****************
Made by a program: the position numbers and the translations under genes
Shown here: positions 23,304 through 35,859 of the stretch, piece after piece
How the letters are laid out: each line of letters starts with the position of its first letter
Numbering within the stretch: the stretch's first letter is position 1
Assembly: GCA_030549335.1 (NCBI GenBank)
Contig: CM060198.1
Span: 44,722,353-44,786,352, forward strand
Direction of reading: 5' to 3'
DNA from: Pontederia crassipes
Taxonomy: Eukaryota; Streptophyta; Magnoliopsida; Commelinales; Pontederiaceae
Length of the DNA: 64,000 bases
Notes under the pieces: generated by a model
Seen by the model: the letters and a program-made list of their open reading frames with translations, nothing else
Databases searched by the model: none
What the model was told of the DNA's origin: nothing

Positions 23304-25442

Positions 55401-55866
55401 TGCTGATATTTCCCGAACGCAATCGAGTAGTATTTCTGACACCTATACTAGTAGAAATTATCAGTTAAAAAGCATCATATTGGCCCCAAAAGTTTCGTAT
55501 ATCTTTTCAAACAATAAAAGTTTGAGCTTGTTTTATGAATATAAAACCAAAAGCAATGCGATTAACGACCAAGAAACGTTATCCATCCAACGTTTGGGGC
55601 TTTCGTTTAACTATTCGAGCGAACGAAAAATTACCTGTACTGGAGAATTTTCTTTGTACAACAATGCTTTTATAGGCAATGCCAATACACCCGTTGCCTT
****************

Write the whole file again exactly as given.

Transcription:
Made by a program: the position numbers and the translations under genes
Shown here: positions 23,304 through 35,859 of the stretch, piece after piece
How the letters are laid out: each line of letters starts with the position of its first letter
Numbering within the stretch: the stretch's first letter is position 1
Assembly: GCA_030549335.1 (NCBI GenBank)
Contig: CM060198.1
Span: 44,722,353-44,786,352, forward strand
Direction of reading: 5' to 3'
DNA from: Pontederia crassipes
Taxonomy: Eukaryota; Streptophyta; Magnoliopsida; Commelinales; Pontederiaceae
Length of the DNA: 64,000 bases
Notes under the pieces: generated by a model
Seen by the model: the letters and a program-made list of their open reading frames with translations, nothing else
Databases searched by the model: none
What the model was told of the DNA's origin: nothing

Positions 23304-25442

Positions 55401-55866
55401 TGCTGATATTTCCCGAACGCAATCGAGTAGTATTTCTGACACCTATACTAGTAGAAATTATCAGTTAAAAAGCATCATATTGGCCCCAAAAGTTTCGTAT
55501 ATCTTTTCAAACAATAAAAGTTTGAGCTTGTTTTATGAATATAAAACCAAAAGCAATGCGATTAACGACCAAGAAACGTTATCCATCCAACGTTTGGGGC
55601 TTTCGTTTAACTATTCGAGCGAACGAAAAATTACCTGTACTGGAGAATTTTCTTTGTACAACAATGCTTTTATAGGCAATGCCAATACACCCGTTGCCTT